After entering the territory of China at Alashankou in Xinjiang, the pipeline is connected with the domestic Alashankou-Dushanzi crude oil pipeline, Dushanzi-Urumqi crude oil pipeline and western crude oil pipeline, etc., and transports imported crude oil from Kazakhstan to major refineries in mainland China , known as the “First Pipeline of the Silk Road”.
Kazakhstan oil and gas In addition, the three Central Asian natural gas pipelines A/B/C all pass through Kazakhstan, and the length of the pipeline in Kazakhstan is about 1,293 kilometers. The Central Asia Natural Gas Pipeline is my country’s first transnational energy channel for natural gas introduced by land. It starts from Turkmenistan and Uzbekistan, and enters China from Horgos, Xinjiang, through southern Kazakhstan. The total length is about 10,000 kilometers, which is the longest in the world. natural gas pipeline.
The Central Asia Natural Gas Pipeline A and B were basically laid as two lines in the same period, and were put into operation in December 2009 and October 2010 respectively. Natural gas from Turkmenistan enters China through this pipeline, from Xinjiang Horgos all the way east to Shanghai, and south to Guangzhou. Line C of the Central Asia Natural Gas Pipeline is to ensure Uzbekistan’s natural gas exports to China, and to increase the transmission capacity of the entire Central Asia Natural Gas Pipeline to 55 billion cubic meters per year.
The China-Kazakhstan oil and gas pipeline is one of the economic lifelines of Kazakhstan, which can bring a lot of foreign exchange earnings to Kazakhstan every year.
Regarding the question of whether the domestic riots in Kazakhstan will affect the safe transportation of the China-Kazakhstan oil and gas pipeline, Su Chang, deputy director and researcher of the China-Russia Strategic Cooperation High-end Cooperation Think Tank of the Chinese Academy of Social Sciences, said in an interview with the media that the riots in Kazakhstan have a negative impact on China-Kazakhstan oil and gas pipelines. Pipeline delivery will not have much impact.
Kazakhstan Oil and gas transportation is technically reliable. The cross-border oil and gas pipelines are very long, most of them are in the wild, and there are established safeguards. At present, the riots are still concentrated in big cities, especially Almaty. In addition, it is believed that local Chinese companies will also take corresponding measures to ensure the safety of oil and gas transportation.
Su Chang said that he has not yet seen the xenophobic tendency in this riot. “It may not have reached that stage yet, and the protesters’ appeal is still to step down the current regime. In the past, some protests and demonstrations participated by some radical nationalist forces often ended up in the end. It will target some external investments.”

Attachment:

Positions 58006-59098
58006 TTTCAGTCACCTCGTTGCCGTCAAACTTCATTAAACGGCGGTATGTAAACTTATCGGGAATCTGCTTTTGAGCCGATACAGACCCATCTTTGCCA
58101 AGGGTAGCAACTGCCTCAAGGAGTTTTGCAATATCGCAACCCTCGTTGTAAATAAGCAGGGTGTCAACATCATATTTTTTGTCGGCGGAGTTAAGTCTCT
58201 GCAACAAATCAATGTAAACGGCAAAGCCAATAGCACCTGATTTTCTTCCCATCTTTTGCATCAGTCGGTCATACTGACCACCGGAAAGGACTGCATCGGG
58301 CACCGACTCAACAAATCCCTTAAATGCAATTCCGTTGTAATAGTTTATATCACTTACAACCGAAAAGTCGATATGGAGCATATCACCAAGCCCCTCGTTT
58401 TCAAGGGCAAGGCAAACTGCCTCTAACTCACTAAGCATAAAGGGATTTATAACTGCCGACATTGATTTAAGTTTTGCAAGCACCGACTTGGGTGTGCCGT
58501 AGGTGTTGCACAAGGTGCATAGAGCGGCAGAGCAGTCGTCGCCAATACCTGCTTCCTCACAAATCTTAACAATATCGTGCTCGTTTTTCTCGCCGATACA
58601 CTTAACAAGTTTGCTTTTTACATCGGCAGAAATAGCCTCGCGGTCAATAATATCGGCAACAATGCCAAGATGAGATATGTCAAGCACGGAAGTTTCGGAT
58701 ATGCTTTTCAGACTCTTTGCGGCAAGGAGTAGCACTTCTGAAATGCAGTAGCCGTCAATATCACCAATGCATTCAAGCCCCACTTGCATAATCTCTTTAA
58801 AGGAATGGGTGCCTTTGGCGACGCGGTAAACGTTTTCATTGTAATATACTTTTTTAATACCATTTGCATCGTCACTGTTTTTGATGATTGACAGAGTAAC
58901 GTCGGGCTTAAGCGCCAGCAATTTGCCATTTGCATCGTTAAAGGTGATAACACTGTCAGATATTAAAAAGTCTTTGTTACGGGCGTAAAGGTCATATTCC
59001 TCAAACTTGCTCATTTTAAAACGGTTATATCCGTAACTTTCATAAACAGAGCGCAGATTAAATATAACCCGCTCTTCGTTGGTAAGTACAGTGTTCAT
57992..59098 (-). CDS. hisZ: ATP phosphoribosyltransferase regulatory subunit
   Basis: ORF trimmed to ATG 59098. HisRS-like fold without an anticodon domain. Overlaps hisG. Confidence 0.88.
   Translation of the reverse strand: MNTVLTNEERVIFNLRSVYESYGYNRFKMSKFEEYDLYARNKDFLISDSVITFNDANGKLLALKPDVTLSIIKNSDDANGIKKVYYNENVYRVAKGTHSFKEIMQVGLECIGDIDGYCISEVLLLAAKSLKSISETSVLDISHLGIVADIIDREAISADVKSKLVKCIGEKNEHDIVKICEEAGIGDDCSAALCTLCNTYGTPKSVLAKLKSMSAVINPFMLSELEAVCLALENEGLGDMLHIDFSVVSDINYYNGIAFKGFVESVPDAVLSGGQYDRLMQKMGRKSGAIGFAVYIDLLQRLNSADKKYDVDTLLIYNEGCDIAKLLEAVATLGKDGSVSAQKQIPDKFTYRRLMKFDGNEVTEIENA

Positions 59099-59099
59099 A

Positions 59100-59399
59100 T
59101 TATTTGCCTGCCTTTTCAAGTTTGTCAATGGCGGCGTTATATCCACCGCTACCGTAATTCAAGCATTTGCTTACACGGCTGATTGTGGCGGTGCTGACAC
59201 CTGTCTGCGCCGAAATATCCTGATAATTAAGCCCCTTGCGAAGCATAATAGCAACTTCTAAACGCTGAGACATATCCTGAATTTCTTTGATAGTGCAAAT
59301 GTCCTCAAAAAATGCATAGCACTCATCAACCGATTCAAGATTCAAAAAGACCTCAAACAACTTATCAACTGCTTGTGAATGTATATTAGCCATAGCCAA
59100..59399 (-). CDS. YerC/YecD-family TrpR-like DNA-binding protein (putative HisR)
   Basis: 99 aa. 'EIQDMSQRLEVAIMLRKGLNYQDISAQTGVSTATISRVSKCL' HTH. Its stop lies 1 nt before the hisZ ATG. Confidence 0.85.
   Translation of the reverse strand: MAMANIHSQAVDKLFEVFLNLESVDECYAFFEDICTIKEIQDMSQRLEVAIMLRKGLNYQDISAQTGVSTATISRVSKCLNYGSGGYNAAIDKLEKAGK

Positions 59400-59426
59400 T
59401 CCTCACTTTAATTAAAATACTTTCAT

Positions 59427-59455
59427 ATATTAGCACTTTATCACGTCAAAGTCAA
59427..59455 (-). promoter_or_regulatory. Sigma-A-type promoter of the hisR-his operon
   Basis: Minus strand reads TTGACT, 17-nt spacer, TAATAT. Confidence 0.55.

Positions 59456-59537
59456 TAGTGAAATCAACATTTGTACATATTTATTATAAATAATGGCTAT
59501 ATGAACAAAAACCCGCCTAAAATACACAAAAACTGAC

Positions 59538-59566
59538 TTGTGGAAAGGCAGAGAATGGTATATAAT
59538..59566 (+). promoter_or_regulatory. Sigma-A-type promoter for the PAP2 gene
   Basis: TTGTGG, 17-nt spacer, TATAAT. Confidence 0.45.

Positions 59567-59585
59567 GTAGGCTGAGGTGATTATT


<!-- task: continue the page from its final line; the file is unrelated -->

In response to the current situation in Kazakhstan, Foreign Ministry spokesman Wang Wenbin said at a regular press conference on the 6th that China and Kazakhstan are friendly neighbors and permanent comprehensive strategic partners. The Chinese side believes that what is happening in Kazakhstan is an internal affair of Kazakhstan oil and gas, and believes that the Kazakh authorities can properly solve the problem. It is hoped that the situation in Kazakhstan can be stabilized as soon as possible and social order returns to normal.
Crude oil futures continued their strong start to the new year and closed up collectively as traders worried about unrest in Kazakhstan and production disruptions in Libya.
West Texas Intermediate for February delivery rose $1.61 to $79.46 a barrel on the New York Mercantile Exchange, or 2.1%, to top $80 a barrel for the first time since Nov. 17. Brent crude, the global benchmark for March delivery, settled up $1.19 at $81.99 a barrel on ICE Futures Europe, up 1.5%. West Texas Intermediate and Brent closed at their highest since Nov. 16 and 25, respectively.
Dozens of people were killed in Kazakhstan on Thursday as authorities responded to nationwide protests over soaring fuel prices. Separately, the Russian-led military coalition, the Collective Security Treaty Organization, said earlier on Thursday that it would agree to a request from Kazakh President Tokayev to send peacekeepers to Kazakhstan.
“The tensions are growing in Kazakhstan, a country currently producing 1.6 million barrels of oil a day,” Commerzbank commodities analyst Barbara Lambrecht said in a note.
Rystad Energy senior oil market analyst Dixon said the protests in Kazakhstan oil and gas have spread to the center of the oil city in the west of the country, but have yet to affect production at the 650,000-bpd Tengiz field. But she said the previously announced temporary adjustments to production due to logistical issues and the involvement of the Russian military could also further exacerbate the unrest.
“The rise in oil prices largely reflects market jitters as unrest in Kazakhstan escalates, the political situation in Libya continues to deteriorate, and oil production declines,” she said in a note.
Libya said it expects to drop another 200,000 barrels a day this week as workers try to repair damaged pipelines, news reports said. Combined with the shutdown of oil fields, Libya’s oil production is expected to fall by more than 500,000 barrels per day.
The U.S. Energy Information Administration said natural gas reserves fell by 31 billion cubic feet last week. Analysts polled by S&P Global Platts, on average, expected a withdrawal of 50 billion cubic feet.
The five-year average for withdrawals at this time of the year was 108 billion cubic feet, Schneider Electric commodities analyst Redmond said in a report.
Redmond also noted that NOAA’s 8- to 14-day forecast shows that cold air is dissipating in the Northeast as relatively normal temperatures build up, while much of the rest of the country is still warming. high. “These conditions could reduce heating demand and help maintain pressure on gas prices,” Redmond said.
Among other energy products traded on the exchange, February gasoline futures rose 0.5% to settle at $2.3043 a gallon, while February heating oil futures settled at $2.4777 a gallon, up 1.3%. Natural gas futures for February fell 1.8% to $3.8120/MMBtu sure Kazakhstan oil and gas have an effect.